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Photo 44232063 / Dormouse © © Miroslav Hlavko
Which animals are the true hibernators?
We may all feel like hunkering down during the winter months but which animals truly hibernate in the UK?

Hibernation is a survival tactic, a form of deep sleep, as protection against a period of time when food is scarce or non-existent. When temperatures drop, it is often too cold for some mammals to function without expending huge amounts of energy, especially when there is no food available to top up reserves. 

Some animals and reptiles will hibernate, whereas birds may migrate to warmer climates. Insects also partake in a form of deep-sleep similar to hibernation, this is called diapause.

True hibernation however, is when the body functions slow down, so that very little energy is expended to stay alive.

The only British mammals that truly 'hibernate' are hazel dormice, bats and hedgehogs. All three of which are now an endangered species.

Dormice usually start looking for somewhere to hibernate in autumn, these tree-dwelling creatures come down to the ground to sleep through winter. They often choose the base of a tree, making a nest in leaves or an old log, to avoid the freezing temperatures.  

Here are a few ways we can help with the conservation of dormice, from our friends at the People’s Trust for Endangered Species:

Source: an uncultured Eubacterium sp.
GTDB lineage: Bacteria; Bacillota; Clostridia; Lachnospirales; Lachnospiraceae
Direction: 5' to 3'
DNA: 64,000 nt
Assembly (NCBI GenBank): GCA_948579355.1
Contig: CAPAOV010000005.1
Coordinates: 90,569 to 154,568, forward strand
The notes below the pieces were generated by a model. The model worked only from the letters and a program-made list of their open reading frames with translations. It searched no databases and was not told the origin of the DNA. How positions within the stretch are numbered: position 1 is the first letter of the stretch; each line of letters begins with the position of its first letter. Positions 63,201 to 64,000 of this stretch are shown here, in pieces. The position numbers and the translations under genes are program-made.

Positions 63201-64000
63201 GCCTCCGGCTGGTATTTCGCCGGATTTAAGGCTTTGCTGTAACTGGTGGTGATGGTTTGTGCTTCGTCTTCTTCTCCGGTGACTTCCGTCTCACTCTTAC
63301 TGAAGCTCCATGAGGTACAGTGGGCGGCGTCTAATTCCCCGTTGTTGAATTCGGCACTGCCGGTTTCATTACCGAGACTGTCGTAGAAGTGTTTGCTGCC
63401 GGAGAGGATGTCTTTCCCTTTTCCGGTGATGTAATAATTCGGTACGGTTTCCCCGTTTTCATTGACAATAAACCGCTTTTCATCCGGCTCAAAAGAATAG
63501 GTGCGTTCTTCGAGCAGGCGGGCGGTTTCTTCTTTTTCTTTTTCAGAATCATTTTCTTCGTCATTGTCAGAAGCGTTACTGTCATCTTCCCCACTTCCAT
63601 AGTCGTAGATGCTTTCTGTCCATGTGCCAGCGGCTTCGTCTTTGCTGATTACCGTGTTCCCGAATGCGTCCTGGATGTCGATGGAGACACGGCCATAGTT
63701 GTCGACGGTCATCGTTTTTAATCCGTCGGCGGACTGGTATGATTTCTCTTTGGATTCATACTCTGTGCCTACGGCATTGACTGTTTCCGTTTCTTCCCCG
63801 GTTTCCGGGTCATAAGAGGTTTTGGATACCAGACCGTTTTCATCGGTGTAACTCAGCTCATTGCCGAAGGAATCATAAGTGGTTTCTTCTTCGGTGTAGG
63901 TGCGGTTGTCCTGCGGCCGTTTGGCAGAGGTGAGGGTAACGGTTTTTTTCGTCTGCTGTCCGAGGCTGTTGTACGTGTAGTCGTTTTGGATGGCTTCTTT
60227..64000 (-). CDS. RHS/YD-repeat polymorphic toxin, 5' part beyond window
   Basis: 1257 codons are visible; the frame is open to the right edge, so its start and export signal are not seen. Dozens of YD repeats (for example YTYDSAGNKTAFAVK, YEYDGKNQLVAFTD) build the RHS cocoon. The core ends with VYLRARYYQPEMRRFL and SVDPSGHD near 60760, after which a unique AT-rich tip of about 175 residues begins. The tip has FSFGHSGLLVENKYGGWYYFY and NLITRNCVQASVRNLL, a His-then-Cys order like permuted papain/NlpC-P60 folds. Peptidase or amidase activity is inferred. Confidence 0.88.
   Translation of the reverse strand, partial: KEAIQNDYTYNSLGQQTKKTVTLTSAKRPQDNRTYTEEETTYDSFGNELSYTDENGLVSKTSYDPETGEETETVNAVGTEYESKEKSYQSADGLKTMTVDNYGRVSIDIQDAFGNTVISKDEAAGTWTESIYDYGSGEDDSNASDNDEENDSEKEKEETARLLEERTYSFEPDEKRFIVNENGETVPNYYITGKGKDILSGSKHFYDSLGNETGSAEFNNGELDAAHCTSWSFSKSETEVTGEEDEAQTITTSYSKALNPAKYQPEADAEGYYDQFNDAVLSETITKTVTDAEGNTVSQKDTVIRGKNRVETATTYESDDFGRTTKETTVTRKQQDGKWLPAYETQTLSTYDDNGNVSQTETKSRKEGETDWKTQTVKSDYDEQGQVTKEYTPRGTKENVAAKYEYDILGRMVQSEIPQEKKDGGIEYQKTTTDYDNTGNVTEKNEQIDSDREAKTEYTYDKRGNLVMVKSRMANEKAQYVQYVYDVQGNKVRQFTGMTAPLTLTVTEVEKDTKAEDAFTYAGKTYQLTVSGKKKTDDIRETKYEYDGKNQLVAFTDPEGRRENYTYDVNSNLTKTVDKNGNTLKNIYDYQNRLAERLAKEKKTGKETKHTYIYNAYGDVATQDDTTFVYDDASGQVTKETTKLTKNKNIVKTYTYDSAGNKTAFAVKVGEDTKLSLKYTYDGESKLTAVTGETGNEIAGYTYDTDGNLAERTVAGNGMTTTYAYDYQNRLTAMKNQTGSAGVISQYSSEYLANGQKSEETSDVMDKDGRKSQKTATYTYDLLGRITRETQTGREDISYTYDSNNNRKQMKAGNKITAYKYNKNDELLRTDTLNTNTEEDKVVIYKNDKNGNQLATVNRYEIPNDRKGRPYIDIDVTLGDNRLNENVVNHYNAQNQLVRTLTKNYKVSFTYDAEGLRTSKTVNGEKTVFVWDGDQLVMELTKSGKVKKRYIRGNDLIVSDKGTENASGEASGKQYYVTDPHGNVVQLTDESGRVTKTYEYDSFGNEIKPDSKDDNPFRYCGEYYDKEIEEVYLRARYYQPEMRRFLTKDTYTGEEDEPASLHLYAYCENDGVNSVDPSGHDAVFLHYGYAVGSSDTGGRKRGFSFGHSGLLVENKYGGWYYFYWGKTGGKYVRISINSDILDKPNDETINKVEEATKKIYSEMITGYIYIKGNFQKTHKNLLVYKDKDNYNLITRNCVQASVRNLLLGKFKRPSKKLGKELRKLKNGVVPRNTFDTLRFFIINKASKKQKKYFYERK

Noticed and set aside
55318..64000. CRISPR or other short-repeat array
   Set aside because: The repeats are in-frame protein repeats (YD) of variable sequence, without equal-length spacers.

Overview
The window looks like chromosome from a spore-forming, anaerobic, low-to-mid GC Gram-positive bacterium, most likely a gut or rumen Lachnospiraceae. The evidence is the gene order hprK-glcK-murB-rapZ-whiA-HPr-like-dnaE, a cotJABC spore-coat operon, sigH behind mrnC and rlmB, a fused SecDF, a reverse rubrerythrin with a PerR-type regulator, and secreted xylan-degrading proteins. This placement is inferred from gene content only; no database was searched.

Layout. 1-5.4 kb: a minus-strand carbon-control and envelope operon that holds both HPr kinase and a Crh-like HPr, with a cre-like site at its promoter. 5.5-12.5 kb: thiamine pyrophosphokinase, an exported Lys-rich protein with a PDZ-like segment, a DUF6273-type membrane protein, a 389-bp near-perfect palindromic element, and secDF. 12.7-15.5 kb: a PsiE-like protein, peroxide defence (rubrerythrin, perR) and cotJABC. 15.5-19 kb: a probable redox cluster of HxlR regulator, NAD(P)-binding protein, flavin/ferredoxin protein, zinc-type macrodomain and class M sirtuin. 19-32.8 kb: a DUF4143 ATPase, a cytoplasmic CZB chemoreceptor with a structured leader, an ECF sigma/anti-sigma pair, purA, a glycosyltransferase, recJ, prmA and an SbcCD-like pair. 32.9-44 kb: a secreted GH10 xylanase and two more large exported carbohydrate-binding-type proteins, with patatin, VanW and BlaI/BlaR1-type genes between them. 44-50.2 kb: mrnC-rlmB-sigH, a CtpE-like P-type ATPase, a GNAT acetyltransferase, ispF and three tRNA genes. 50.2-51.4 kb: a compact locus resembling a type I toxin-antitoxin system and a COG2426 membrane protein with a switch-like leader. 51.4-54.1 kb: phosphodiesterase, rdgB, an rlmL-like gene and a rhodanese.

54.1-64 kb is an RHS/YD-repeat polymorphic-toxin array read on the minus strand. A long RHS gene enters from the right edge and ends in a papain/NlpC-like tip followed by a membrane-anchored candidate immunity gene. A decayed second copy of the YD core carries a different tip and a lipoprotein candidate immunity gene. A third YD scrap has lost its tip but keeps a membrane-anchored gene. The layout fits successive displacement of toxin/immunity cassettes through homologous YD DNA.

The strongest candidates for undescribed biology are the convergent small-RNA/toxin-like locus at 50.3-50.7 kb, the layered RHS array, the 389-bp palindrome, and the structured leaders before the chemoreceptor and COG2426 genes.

1. Hunt for hazelnuts with circular holes nibbled in them.
  2. Report any dormice sightings
  3. Join a local dormouse conservation group.

In the UK, bats hibernate from the end of November until late February, early March. This means they need to put on enough fat reserves to last through almost four months! Some bats huddle together in groups for safety and warmth. Not all bats hang upside down, some crawl into crevices in trees, or nooks and crannies in walls and rooftops, to wait out the winter.  
Installing a bat box is a great way to offer them somewhere safe to roost. We can also help them stock up on energy reserves by increasing the population of night-flying insects and insects in general. To do this grow plants with different shaped flowers; just like the ones in the Seedball Bat Mix shown below. 

Hedgehogs typically hibernate through the winter months when insects are scarce. This is usually from the end of December until March, although it depends on the weather and individual hedgehog. For their winter sleep, solitary hedgehogs will build themselves a cosy nest using dried grass, stems, leaves and twigs, called a hibernacula.

The increased rarity of these three natural hibernators may be a direct correlation to the massive loss of insects generally.

Many insects overwinter in a transitional pupation stage, often after burrowing into loose surface soil, leaf matter or dead wood; habitats we as humans have been progressively ‘clearing up’ for decades.

‘Pests’ – no such thing.
Sadly many insect larvae, also called ‘grubs’ have been viewed as pests in the past and eradicated.

Insect grubs are protein-rich, and often sought out by mammals and birds as a food-supply for their young.

Stopping the use of pesticides in the garden and wider landscape can hopefully help rebalance biodiversity.  Learning to live in harmony alongside nature is the only sensible way forward.

Little gems - Chafer beetle grubs

Dormouse © Miroslav Hlavko | Chafer grubs © Andreas Häuslbetz |

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